Delaware State Facts, Symbols and History
Delaware Fast Facts
Capital: Dover (pop. 35,811) (2008 est.)
Delaware Population: 917,092 ( 2012 est.) (45th)
Delaware Quarter: The Delaware Quarter is the first quarter released in the United States Mint’s 50 State Quarters® Program series.
Delaware was admitted to the Union on December 7, 1787, becoming our National 1st State.
The quarter depicts the historic journey of Caesar Rodney, a delegate to the Continental Congress. On July 1, 1776, Rodney, suffering from asthma and cancer, set out for an 80-mile trip to Philadelphia, facing thunderstorms and a severe summer heat wave. He arrived the next day at Independence Hall just in time to cast a decision vote in favor of our national independence.
Rodney has held more government positions than any other Delaware He was also a soldier, judge, and Speaker of the Delaware Assembly.
The design of the Delaware quarter features Caesar Rodney on his horse, along with the inscription “First State”.
Language: English, others
Largest Cities: (by population) Wilmington, Dover, Newark, Peak Creek, Bear, Brookside
Name: Delaware takes its name from the river and the bay. In 1610, explorer Samuel Argol named the Delaware River and Bay for the governor of Virginia, Thomas West, Lord De la Warr.
Statehood: December 7, 1787 (1st state)
Animal: (Marine) horseshoe crab
- Bird: blue chicken chick
- Flag of Delaware
- Mistake: ladybug
- Butterfly: forked tiger tail
- Fish: croaker
- Flower: peach blossom
- Motto: “Freedom and Independence”
- Nicknames: (most used), First State, Diamond State, Blue Chicken State, and Not So Surprisingly
- Mineral: Sillimanite
- Song: Our Delaware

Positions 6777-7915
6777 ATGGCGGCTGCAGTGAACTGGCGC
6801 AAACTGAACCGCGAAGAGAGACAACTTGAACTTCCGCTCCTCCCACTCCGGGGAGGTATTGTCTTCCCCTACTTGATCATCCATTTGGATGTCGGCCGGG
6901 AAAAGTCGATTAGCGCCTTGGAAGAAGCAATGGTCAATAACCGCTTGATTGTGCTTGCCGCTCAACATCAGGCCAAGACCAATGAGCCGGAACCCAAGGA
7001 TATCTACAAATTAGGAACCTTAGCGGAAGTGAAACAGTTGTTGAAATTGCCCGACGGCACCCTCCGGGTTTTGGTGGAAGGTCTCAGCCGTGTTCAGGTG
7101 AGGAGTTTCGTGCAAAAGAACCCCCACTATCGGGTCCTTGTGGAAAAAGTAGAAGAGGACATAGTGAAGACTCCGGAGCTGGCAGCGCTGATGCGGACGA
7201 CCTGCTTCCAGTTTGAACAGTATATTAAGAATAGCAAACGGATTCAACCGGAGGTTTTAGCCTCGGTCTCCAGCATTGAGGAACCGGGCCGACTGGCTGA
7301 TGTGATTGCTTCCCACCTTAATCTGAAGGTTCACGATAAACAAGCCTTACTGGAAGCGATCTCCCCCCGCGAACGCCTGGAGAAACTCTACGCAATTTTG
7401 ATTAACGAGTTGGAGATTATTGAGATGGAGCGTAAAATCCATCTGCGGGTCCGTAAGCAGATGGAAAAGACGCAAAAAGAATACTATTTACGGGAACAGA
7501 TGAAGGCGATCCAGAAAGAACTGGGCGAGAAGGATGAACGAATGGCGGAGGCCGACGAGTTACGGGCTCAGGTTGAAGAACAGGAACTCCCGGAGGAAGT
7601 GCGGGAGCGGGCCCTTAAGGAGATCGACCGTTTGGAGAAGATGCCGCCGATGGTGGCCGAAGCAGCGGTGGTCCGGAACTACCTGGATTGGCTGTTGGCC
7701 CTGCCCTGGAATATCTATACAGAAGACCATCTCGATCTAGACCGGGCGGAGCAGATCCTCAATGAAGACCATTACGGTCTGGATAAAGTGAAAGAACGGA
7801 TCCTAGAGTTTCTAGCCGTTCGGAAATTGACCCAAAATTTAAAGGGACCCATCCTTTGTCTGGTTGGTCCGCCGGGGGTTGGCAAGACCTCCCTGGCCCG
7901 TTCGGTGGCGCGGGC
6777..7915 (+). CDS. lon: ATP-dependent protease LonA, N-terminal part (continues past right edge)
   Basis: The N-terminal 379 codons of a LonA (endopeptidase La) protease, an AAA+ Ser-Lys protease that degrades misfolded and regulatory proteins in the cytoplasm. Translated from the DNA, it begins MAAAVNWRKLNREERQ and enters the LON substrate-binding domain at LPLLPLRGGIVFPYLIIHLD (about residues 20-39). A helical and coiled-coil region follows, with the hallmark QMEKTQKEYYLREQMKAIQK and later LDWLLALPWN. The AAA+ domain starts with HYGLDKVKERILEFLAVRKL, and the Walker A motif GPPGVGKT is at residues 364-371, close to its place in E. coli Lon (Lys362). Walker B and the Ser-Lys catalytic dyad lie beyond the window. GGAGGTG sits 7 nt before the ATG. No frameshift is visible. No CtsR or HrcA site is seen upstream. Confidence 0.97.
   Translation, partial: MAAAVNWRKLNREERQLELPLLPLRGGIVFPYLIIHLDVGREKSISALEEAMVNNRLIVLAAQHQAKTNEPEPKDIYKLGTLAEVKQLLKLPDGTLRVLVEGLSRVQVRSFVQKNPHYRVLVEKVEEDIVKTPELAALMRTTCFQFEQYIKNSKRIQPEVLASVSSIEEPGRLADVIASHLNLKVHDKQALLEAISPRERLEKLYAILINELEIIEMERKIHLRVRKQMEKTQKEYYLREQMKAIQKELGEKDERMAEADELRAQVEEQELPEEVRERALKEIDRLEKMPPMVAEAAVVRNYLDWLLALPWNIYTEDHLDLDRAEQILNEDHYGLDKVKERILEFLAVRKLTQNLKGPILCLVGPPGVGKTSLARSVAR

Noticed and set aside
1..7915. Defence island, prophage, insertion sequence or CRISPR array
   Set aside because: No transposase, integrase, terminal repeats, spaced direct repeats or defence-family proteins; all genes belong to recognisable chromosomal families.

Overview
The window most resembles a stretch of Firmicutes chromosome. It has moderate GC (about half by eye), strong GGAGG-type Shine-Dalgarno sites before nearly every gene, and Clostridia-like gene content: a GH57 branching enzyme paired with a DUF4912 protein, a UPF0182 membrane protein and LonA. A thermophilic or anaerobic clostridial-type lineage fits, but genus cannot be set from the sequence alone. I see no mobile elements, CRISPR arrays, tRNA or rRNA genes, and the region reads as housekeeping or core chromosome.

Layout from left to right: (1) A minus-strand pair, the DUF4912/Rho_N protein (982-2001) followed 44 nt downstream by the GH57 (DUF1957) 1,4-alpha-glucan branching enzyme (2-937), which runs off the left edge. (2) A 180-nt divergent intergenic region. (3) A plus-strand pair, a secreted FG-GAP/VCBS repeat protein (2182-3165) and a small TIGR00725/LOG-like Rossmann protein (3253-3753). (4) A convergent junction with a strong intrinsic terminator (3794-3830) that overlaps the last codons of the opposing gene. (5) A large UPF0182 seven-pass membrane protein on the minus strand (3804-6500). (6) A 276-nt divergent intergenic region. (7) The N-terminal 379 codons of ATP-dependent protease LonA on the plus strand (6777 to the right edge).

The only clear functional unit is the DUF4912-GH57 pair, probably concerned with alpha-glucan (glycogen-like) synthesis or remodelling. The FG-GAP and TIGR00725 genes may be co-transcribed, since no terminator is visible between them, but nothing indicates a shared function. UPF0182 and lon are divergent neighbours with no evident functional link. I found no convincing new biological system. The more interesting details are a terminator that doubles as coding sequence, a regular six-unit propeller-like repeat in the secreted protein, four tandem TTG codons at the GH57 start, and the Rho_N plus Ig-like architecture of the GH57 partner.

- State seal
- Tree: American holly
Delaware is one of the US states. Known as the “First State” because of the 13 colonies that ratified the US Constitution (which made the colonies states), Delaware was the first to ratify the Constitution. This happened on December 7, 1787. The population of the state is 907,135 inhabitants (2011). See cities and towns in Delaware.
The first European settlement on the territory of the future state was the Dutch trading post Svaanendeyl (“Zwaanendael” or “Swaanendael”), founded in 1631, where the city of Lewes is today. In 1638, the Swedes, led by Peter Minuit, founded a colony around Fort Christina (located on the site of the modern city of Wilmington) and the area became known as “New Sweden”.
The name “Delaware” originated from the title of Governor of the Virginia Colony Thomas West, 3rd Baron De la Warr. Ownership of the land that later became the state of Delaware was granted in 1682 by James, Duke of York (later to become King James II of England), to William Pen. This land at that time was part of the colony of Pennsylvania, but in 1704 the “three lower counties” acquired a separate legislature, and in 1710 – their own executive council.
- AbbreviationFinder: Demonstrates how the two-letter acronym of DE stands for Delaware and a list of frequently used abbreviations related to the state of Delaware.